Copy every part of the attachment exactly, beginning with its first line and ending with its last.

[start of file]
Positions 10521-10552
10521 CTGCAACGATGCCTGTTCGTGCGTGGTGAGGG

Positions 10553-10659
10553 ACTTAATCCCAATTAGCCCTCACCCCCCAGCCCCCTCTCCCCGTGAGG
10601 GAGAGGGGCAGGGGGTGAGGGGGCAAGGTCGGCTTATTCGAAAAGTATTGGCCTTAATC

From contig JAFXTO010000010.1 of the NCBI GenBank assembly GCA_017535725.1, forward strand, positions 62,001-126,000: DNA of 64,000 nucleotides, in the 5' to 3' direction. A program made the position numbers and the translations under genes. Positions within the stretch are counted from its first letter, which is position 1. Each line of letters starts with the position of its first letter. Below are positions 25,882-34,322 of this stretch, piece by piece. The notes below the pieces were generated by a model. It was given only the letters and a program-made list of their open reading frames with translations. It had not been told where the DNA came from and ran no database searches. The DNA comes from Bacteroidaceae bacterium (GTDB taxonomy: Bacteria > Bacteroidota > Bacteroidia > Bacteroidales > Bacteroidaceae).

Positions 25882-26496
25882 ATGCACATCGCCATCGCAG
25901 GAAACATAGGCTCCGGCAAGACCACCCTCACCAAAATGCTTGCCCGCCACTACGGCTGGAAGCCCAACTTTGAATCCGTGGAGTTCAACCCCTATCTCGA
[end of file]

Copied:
Positions 10521-10552
10521 CTGCAACGATGCCTGTTCGTGCGTGGTGAGGG

Positions 10553-10659
10553 ACTTAATCCCAATTAGCCCTCACCCCCCAGCCCCCTCTCCCCGTGAGG
10601 GAGAGGGGCAGGGGGTGAGGGGGCAAGGTCGGCTTATTCGAAAAGTATTGGCCTTAATC

From contig JAFXTO010000010.1 of the NCBI GenBank assembly GCA_017535725.1, forward strand, positions 62,001-126,000: DNA of 64,000 nucleotides, in the 5' to 3' direction. A program made the position numbers and the translations under genes. Positions within the stretch are counted from its first letter, which is position 1. Each line of letters starts with the position of its first letter. Below are positions 25,882-34,322 of this stretch, piece by piece. The notes below the pieces were generated by a model. It was given only the letters and a program-made list of their open reading frames with translations. It had not been told where the DNA came from and ran no database searches. The DNA comes from Bacteroidaceae bacterium (GTDB taxonomy: Bacteria > Bacteroidota > Bacteroidia > Bacteroidales > Bacteroidaceae).

Positions 25882-26496
25882 ATGCACATCGCCATCGCAG
25901 GAAACATAGGCTCCGGCAAGACCACCCTCACCAAAATGCTTGCCCGCCACTACGGCTGGAAGCCCAACTTTGAATCCGTGGAGTTCAACCCCTATCTCGA